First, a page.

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Fuentes, Diegnan & Sumter Bill to Establish Recovery Alternative High School Pilot Program Heads to Gov’s Desk

Schools Would Provide Safe Environment for Students Overcoming Substance Abuse

(TRENTON) – Legislation sponsored by Assembly Democrats Angel Fuentes, Patrick Diegnan and Shavonda Sumter that would authorize the state to establish three pilot recovery alternative high schools in New Jersey received final legislative approval Thursday and now heads to the governor’s desk.

“Recovery alternative high schools can provide a safe and sober environment away from potential poor influences for students struggling with substance abuse,” said Fuentes (D-Camden/Gloucester). “This legislation will help young men and women stay on the right path as they pursue their education.”

The bill (A-3738) would authorize the commissioner of the Department of Education to permit school districts to create one alternative high school in the northern, central and southern regions of the state for students diagnosed with substance use disorder or dependency. The schools would offer a comprehensive four-year education and a structured plan of recovery in an alternative public school setting.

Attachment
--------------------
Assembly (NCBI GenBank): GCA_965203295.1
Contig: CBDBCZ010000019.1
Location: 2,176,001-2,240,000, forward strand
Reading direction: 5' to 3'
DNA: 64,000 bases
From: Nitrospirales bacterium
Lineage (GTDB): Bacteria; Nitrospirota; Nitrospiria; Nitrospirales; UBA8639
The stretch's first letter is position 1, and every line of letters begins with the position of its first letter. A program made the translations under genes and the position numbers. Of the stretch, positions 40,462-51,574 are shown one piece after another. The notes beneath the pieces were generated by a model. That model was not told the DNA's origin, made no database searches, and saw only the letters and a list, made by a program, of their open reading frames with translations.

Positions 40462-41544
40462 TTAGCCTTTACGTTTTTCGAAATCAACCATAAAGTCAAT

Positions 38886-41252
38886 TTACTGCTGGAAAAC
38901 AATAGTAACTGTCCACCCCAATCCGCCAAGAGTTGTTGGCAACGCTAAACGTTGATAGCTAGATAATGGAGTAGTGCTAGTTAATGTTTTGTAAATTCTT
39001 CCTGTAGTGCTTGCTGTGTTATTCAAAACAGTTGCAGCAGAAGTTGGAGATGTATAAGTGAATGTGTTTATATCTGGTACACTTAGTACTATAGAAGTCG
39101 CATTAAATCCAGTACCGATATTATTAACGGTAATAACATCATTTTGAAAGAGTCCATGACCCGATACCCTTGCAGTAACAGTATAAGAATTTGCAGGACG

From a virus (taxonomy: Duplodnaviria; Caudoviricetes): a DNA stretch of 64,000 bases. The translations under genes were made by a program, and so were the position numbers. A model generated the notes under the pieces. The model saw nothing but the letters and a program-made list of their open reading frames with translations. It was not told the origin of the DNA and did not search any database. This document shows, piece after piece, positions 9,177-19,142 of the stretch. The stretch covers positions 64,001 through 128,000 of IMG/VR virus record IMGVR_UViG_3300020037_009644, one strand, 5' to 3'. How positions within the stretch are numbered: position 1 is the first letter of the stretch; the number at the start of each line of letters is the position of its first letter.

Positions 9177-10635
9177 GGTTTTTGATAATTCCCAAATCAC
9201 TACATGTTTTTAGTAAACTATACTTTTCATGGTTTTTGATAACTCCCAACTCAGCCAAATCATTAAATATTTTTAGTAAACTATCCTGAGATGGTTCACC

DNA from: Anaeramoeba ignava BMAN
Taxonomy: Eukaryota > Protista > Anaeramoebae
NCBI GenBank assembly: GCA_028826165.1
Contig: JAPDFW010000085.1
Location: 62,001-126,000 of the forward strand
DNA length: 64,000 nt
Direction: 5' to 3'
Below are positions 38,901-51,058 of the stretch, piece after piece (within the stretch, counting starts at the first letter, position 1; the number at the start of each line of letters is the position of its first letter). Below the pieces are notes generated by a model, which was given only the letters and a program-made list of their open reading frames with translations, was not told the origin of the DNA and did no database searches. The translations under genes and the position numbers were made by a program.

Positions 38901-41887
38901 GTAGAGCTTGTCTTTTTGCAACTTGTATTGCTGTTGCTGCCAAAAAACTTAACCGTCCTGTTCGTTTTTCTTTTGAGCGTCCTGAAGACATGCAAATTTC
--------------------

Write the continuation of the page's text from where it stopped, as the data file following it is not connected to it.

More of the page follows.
“Oftentimes what draws young people who demonstrate a genuine desire to be sober back into bad habits is being among peers who continue to abuse drugs,” said Diegnan (D-Middlesex). “By creating spaces free of this pressure, this bill will help ensure that students are adequately supported as they transition into a life without substance abuse.”

“For many students, unfortunately, the school corridor – not the street corner – is the primary location for access to drugs that threaten not only their academic futures but their very lives,” said Sumter (D-Bergen/Passaic). “With this legislation, New Jersey will join states across the nation in establishing recovery alternative high schools to provide intervention for young people who need help.”

Under the bill, a school district that refers a student to any of the three recovery alternative high schools would pay the student’s tuition to the school district in which the high school is located. School districts operating a recovery alternative high school would be required to submit an annual analysis of the school’s education outcomes, including graduation and retention rates, course performance and performance on state assessments, to the Department of Education.

The bill was approved 64-7-3 by the Assembly and 32-0 by the Senate in May.